Using the inverse transform and a resampler I transformed a 3D volume.
using the same inverse transform i also transform a set of K 3D points (X,Y,Z) spread uniformly across the surface of the volume.

Two things to consider, Do you need to transform the points? In which coordinate system are they defined?

In the context of registration we have a fixed coordinate system and a moving coordinate system. The result of registration is a transform which maps points from the fixed to moving.

We then usually resample the moving image onto the fixed image grid using this transformation. If the original points are in the fixed coordinate system, there is no need to transform them after resampling. If on the other hand the original points are in the moving coordinate system, after resampling you also want to map them onto the resampled image, you will need to use the inverse transform.

My setup is i want to apply the same 3D transform to both the volume and points on surface( of the same volume). So both volume and point are moving w.r.t their initial coordinate system, they are both registered initially and after applying the transformation should be registered as well, which is not happening.

For volume i need to used SITK.Resample(volume,transform) which i did, for point transform i used a for loop to transform each point (x,y,x) T= transform.TransformPoint(x,y,z) .
I have also tried inverseTransform.TransformPoint(x,y,x).

Above transform can be any 3D transform affine or displacement. When i tried with affine transform in 3D with translation(-11,-25,-25) both volume and points are misaligned.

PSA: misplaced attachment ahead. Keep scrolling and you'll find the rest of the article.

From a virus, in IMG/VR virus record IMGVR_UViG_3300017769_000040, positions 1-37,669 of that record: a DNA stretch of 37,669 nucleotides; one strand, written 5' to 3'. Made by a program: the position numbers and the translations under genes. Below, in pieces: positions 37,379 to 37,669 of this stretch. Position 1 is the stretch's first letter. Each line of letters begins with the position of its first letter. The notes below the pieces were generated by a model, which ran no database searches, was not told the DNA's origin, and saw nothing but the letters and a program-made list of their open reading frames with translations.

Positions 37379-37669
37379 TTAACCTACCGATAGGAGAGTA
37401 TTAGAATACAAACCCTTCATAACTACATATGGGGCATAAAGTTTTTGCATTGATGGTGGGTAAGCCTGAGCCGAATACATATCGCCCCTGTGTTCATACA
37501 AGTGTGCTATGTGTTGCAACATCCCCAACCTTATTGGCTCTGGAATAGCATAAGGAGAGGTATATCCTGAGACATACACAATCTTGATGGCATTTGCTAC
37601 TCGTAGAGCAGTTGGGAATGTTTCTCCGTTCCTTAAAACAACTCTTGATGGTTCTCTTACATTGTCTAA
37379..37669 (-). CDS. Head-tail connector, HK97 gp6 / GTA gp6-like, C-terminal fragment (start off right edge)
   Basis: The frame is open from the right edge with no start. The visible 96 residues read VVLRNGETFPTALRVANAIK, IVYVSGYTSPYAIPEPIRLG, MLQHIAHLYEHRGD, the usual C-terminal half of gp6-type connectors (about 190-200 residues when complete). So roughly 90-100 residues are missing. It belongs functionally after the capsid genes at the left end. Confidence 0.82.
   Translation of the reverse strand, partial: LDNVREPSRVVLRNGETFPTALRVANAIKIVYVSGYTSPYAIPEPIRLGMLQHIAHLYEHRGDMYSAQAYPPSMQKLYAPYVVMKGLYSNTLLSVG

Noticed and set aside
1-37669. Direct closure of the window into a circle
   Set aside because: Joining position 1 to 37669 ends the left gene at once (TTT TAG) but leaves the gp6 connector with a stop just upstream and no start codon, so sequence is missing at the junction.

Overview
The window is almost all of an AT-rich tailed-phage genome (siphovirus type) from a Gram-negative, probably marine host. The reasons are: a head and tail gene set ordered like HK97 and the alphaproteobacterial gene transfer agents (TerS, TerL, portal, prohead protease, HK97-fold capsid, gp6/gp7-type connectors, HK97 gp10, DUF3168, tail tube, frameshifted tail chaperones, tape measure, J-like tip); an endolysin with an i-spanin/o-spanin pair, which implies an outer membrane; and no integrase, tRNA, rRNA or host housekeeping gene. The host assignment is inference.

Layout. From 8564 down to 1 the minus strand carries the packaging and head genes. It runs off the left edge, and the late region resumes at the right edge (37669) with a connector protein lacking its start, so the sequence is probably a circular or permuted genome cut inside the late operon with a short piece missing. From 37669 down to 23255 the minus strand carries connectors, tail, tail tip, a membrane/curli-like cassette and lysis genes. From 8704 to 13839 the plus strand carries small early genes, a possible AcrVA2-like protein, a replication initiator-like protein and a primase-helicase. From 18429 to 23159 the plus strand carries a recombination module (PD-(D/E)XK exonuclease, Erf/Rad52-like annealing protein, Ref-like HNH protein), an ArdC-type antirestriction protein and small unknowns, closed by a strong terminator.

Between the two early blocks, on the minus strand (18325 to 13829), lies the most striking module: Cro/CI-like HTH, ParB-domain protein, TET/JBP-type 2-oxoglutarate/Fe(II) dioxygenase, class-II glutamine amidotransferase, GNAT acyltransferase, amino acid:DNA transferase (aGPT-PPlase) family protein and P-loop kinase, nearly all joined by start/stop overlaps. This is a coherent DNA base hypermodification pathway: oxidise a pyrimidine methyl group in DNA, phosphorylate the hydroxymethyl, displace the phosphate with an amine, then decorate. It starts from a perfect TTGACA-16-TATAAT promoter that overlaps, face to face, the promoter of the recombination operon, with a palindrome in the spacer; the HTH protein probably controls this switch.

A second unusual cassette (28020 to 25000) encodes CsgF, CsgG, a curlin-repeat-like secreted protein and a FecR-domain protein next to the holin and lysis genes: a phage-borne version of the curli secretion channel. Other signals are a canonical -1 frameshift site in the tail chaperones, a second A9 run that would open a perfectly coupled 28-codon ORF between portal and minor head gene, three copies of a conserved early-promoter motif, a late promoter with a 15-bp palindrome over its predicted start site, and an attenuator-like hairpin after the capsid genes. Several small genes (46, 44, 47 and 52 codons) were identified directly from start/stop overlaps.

I think i am missing something but i don’t know what and i don’t understand why it should behave differently.

As I said in the explanation above, if you resampled using the transform tx and the points are in the original volume’s coordinate system you will need to use the inverse transform to map the points, so pseudo-code is:

In ITK/SimpleITK resampling is done using an inverse mapping. For more details on why, please see this talk describing the basics of image warping (this is a random source, there are many others on the internet explaining how to do image warping and why use an inverse mapping).

Another source of potential error is that ParaView is not designed to work with medical images. One of the most important limitation is that ParaView ignores image axis directions (it always assumes that IJK to LPS direction matrix is identity), so all images that are not happen to be axis-aligned will be loaded into incorrect image position. Also, you cannot apply transforms to images. Actually, you cannot even load ITK transforms. So, while ParaView works really well for what it is designed for (general engineering and scientific visualization), it lacks even the most basic features that are essential for medical image computing.

3D Slicer has all these features and a lot more. You can load a images correctly, you can load displacement field (or bspline, linear, thin-plate-spline, transforms, or any combination of these in a composite transform) from ITK files. You can apply the transforms to any objects (images, meshes, point lists, curves, etc.) - the transform is automatically smoothly extrapolated (necessary for robust inverse computation) and inverted as needed in real-time (no need precompute a dense displacement field and invert it). You can also visualize the transform itself in slice and 3D views (using glyphs, grid, isosurface, etc.).

You can also run ITK-Python and SimpleITK code directly in Slicer and see all the transformed objects moving in real-time as you adjust the transformation parameters. You can also use 3D Slicer as a Jupyter notebook kernel. If you want to keep using your current Python environment then you can send your images and transform for visualization to a running 3D Slicer instance using slicerio Python package.

In the Displacement field post I’m using inverse transform for transforming the points but that still doesn’t work. I am still getting misalignment between 3D volume and points. My 3D volume is an NRRD file